The sixth-graders at the Girls Athletic Leadership School (GALS) zigzagged onto campus in Panorama City, all hair twirls and folded arms. It was their first day of middle school and the charter school's first day, too.
Principal Vanessa Garza, who wore the school's uniform — yoga pants, GALS T-shirt — gave the girls a taste of its ethos when she asked them to decide as a group whether to call teachers by their first names.
"We're empowering you, and we want you to know your voice matters," she told her advisory class.
GALS is one of two new all-girls schools that opened this year in the Los Angeles Unified School District.
Just 17 miles southeast of the leadership school, the Girls Academic Leadership Academy welcomed new students last month.
Ella Salim, a spunky 11-year-old, bonded with L.A. schools Supt. Michelle King as they waited in the bustling office of the new district-run school in Mid-City. King admired Ella's purple-rimmed glasses, and recommended that she check out the Purple Store.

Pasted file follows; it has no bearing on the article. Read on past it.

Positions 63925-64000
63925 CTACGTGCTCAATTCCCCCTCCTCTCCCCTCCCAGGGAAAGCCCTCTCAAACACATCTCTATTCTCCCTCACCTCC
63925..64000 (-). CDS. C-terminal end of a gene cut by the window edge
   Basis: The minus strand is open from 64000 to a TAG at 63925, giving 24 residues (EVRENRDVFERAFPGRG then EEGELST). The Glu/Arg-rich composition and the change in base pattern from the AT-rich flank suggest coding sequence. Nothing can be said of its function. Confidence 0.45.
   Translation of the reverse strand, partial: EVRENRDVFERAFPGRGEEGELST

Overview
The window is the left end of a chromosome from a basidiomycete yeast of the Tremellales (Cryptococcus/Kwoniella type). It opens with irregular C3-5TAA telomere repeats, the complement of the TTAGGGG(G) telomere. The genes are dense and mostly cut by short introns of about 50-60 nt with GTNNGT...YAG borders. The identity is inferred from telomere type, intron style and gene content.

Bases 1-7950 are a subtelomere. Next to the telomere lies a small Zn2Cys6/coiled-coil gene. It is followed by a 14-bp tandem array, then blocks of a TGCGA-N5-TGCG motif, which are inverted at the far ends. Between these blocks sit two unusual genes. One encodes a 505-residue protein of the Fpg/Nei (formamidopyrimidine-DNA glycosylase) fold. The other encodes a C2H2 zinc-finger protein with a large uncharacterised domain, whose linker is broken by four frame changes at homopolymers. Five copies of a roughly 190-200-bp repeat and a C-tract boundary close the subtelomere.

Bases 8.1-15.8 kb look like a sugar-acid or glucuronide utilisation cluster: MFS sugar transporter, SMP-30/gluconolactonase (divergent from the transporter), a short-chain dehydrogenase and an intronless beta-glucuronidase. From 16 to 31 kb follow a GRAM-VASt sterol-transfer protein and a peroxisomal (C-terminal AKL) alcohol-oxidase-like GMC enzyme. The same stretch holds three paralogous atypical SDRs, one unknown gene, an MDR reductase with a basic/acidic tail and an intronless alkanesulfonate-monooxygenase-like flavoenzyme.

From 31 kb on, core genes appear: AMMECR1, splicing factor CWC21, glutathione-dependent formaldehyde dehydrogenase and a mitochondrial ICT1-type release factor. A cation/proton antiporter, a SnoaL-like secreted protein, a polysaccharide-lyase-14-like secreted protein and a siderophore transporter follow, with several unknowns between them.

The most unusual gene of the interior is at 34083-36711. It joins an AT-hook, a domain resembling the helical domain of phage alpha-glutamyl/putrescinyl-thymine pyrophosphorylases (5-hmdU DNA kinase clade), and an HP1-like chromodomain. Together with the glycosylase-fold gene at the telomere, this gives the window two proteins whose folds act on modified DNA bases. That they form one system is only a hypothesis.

Purple is the new school's color, and Ella escorted King to cut the purple ribbon. "The year of the woman continues," King told the crowd at the opening ceremony. "It's not always easy to be the first, but you believe and you are here."
Single-sex public schools are far rarer than private ones, and the new ones in Los Angeles highlight subjects dominated by men. GALS emphasizes athletics, and GALA focuses on math and science.
For the first time in U.S. history, a woman is leading a major-party presidential ticket. The perception of gender — and of the differences between boys and girls — is constantly evolving.
So why is the nation's second-largest school district boosting single-sex schools now?
The women behind both all-girls schools came to them through experience.